Can Jug dogs swim?

Can Jug dogs swim

So, you’re thinking of taking your Jug to the beach, or you want a good way to keep them cool in the yard during the summer months. But before you plonk your pooch in the paddling pool, it’s worth finding out, can Jug dogs swim? Are they able to? What do I need to do to keep my Jug safe when we swim together?

Were Jugs bred to swim?

No. This cross between the Jack Russell Terrier and the Pug was primarily created to produce a healthier dog with all the charm of the Pug. That being said, the Jack Russell itself was made to excel at hunting, and is agile, and adept at swimming, while the Pug has followed their owner absolutely wherever they venture as a constantly-shadowing companion since ancient times.

Do Jugs like to swim?

A combination of a dog bred as a lazy lap dog and a tireless frenetic hunter, the Jug’s personality is a mixed bag. Many Jugs have the nap and snuggle-loving mentality of the Pug, but with some of the more hyper, active traits of the Jack Russell Terrier.

You may find that your Jug barks at the doorbell or chases that squirrel or remote control toy at the park just like any Jack Russell. Or your Jug may prefer to snuggle up with you on the couch like a true Pug, snoring loudly.

When it comes to swimming, your Jug may jump straight into the water, paddle after a bird for miles, or be content to bob in the shallow end. Other Jugs may detest water, running a mile as soon as they see it!

Are Jugs physically adept at swimming?

Neither the Pug nor the Jack Russell Terrier are dogs made for swimming. Both breeds are small dogs, not intended to swim. But does this mean that the Jug can’t swim?

Jugs generally have a broad, barrel chest. Though their large chest helps the breed to breathe better and gives them the stamina needed for extensive paddling, having this broad chest and unusual shape can also mean that a Jug struggles with buoyancy.

On top of this, many Jugs have the Pug’s flat, squished-in face. This is called brachycephaly. Being brachycephalic makes it difficult for your Jug to breathe efficiently. Particularly brachycephalic Jugs struggle to keep going during brisk walks or while playing fetch.

Some Jugs also do not have a strong enough neck to hold their head above water while swimming. This makes even paddling in a kid’s pool dangerous for them.

That being said, Jugs also have large paws that may help them to paddle with aplomb.

Jugs also do not struggle with brachycephaly to the same extent as a Pug would.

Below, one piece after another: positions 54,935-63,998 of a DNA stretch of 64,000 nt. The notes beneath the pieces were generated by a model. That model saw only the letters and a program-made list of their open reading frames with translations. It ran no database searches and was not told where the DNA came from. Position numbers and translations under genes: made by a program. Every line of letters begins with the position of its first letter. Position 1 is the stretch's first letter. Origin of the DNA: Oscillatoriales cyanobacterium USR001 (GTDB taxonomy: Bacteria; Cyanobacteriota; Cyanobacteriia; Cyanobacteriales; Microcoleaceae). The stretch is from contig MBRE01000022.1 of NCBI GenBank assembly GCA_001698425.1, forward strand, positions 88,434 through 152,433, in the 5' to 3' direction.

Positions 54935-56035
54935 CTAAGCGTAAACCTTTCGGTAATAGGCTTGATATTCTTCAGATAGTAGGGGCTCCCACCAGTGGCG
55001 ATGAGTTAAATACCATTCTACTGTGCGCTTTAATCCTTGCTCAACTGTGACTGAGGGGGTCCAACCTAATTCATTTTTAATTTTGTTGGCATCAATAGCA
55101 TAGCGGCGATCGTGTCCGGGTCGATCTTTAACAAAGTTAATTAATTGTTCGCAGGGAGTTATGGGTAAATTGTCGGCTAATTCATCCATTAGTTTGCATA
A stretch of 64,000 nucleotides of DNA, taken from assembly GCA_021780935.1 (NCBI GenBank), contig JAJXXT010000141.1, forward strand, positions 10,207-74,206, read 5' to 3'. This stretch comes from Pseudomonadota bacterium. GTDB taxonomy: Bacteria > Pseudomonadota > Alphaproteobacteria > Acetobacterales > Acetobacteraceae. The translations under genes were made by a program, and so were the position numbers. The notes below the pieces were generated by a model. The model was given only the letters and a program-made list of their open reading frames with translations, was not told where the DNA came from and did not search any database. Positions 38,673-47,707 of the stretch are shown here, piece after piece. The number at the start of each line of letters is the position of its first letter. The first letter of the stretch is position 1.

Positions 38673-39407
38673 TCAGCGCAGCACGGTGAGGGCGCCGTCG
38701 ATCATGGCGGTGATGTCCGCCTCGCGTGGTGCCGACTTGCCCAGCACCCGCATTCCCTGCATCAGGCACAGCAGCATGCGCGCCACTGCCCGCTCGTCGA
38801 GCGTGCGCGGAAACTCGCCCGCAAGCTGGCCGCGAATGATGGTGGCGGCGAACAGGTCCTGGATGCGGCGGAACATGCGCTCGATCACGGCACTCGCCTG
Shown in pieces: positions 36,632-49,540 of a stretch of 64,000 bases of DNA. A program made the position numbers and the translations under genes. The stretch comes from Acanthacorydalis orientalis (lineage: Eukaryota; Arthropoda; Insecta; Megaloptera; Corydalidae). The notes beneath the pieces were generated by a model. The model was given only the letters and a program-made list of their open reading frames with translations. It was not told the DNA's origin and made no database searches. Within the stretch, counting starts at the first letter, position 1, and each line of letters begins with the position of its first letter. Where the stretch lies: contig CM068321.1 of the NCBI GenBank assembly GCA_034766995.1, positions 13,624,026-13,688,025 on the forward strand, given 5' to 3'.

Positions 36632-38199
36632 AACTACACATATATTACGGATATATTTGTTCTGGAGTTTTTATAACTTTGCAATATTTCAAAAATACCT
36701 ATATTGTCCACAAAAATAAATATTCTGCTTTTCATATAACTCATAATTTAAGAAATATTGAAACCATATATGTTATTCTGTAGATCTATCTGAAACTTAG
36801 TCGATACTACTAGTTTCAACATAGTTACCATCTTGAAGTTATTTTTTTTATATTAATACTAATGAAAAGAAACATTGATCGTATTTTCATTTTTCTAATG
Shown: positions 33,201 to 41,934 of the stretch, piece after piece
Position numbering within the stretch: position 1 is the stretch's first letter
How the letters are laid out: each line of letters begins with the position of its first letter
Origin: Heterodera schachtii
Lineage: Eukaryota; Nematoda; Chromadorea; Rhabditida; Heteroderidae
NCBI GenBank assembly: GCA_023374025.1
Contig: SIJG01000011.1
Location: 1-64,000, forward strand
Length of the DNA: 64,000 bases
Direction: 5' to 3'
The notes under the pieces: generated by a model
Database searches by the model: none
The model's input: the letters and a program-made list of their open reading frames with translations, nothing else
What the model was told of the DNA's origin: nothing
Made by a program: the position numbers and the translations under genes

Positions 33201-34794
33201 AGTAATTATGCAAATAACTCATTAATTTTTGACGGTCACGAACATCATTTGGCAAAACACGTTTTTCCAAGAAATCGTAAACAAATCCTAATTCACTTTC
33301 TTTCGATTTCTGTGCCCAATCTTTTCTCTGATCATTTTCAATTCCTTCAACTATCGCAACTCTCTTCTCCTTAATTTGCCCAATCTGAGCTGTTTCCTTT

How can I help my Jug to swim?

Whether your Jug is an avid water-splasher or a reluctant pool-floater, spending some time in the water is beneficial for all Jugs. Not only can bobbing about in the pool help your Jug to cool down during a scorching day, but the low impact activity is also perfect for keeping your pooch strong. And, of course, playing in the pool is always lots of fun!

Yes, swimming together is lots of fun. But first, you must make sure your Jug is safe in the water. A Jug can get thirsty, not least during the warmer months of the year. This means good access to clean drinking water is paramount. If you’re at home in the yard, floating a bowl in your pool may be an option. At the beach, keep a drinking bowl at the shore.

Since the Jug struggles to keep their head held above the water, a proper doggy lifejacket or float is a must. The Granby Ripstop lifejacket from Outward Hound is perfect for keeping your Jug’s head held above the waves at all times, with its chin-supporting float. This lifejacket also features a convenient handle for you to quickly pluck your Jug from the water if they get into any distress.

Some Jugs have the thin, sparse coat of the Pug. But even if they don’t, you can never be too careful when it comes to the sun. That’s why you should always use a sunscreen when you go swimming together. Sunscreens designed for human use aren’t appropriate for your Jug. Instead, a sunscreen like this portable sunscreen dog balm from Lucky Pup is perfect for those summertime trips to the sea. Just rub it in and go!

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How can I get my Jug started with swimming?

Whether your Jug is the kind of pooch to start paddling in your arms as soon as they smell the sea air or more the kind of dog to sprint away from a breaking wave, you know by now that you can’t just chuck your Jug into the water and expect them to be fine!

Letting your Jug explore the water on their own terms is the best idea. Allow your Jug to walk into the water by themselves at first.

Later on, you can try supporting your Jug as they take their first paddle into the water. Hold your Jug’s sides or use their lifejacket’s handle as they power into the waves. Then, let go if you feel they’re ready!

If you’re in a pool, consider using a ramp or slide so that your Jug can get out when they want a break. You could also scatter some floats around and place your Jug on one when it’s time to rest.

Throwing your Jug’s favorite floating toy into the water will make swimming fun for your Jug and will help keep things familiar too. Your Jug will tire easily the first few times they try swimming, especially in the heat. So keep these early paddling sessions short.

You can get your Jug used to water when you groom them at home in your bath or shower. If you have a bath or basin, every once in a while, try filling it with enough water for your Jug to begin paddling in. This will help your Jug get used to the motions of swimming at home.

Above all, have fun splashing around together!

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